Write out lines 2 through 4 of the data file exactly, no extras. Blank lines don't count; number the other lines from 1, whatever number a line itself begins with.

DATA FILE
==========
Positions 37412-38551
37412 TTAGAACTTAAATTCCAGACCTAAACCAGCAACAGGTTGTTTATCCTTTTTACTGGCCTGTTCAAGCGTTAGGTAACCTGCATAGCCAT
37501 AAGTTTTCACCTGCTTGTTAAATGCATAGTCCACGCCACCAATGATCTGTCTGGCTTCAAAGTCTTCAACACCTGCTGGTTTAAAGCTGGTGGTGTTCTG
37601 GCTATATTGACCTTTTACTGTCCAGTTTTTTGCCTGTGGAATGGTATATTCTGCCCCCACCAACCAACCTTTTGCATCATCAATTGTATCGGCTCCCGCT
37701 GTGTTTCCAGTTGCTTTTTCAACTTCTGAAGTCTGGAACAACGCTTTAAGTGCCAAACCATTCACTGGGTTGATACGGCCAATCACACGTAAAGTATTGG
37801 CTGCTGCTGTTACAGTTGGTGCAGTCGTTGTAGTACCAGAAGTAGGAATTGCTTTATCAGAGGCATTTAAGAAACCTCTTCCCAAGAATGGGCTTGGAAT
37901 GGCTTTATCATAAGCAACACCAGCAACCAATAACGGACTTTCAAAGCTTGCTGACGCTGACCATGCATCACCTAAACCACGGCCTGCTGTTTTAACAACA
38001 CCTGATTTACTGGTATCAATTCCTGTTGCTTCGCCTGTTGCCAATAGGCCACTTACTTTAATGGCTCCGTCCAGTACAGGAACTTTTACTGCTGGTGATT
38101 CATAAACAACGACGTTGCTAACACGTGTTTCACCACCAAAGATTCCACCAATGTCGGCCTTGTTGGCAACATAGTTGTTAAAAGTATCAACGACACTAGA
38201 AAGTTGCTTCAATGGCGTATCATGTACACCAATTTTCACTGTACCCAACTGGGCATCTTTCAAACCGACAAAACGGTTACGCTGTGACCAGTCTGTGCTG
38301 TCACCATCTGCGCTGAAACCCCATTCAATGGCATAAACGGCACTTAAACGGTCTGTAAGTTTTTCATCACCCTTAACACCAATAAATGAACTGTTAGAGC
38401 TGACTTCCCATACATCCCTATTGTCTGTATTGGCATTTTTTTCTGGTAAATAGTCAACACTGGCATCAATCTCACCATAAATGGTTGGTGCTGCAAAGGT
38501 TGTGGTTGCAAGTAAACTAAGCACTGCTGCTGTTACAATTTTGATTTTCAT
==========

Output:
37412 TTAGAACTTAAATTCCAGACCTAAACCAGCAACAGGTTGTTTATCCTTTTTACTGGCCTGTTCAAGCGTTAGGTAACCTGCATAGCCAT
37501 AAGTTTTCACCTGCTTGTTAAATGCATAGTCCACGCCACCAATGATCTGTCTGGCTTCAAAGTCTTCAACACCTGCTGGTTTAAAGCTGGTGGTGTTCTG
37601 GCTATATTGACCTTTTACTGTCCAGTTTTTTGCCTGTGGAATGGTATATTCTGCCCCCACCAACCAACCTTTTGCATCATCAATTGTATCGGCTCCCGCT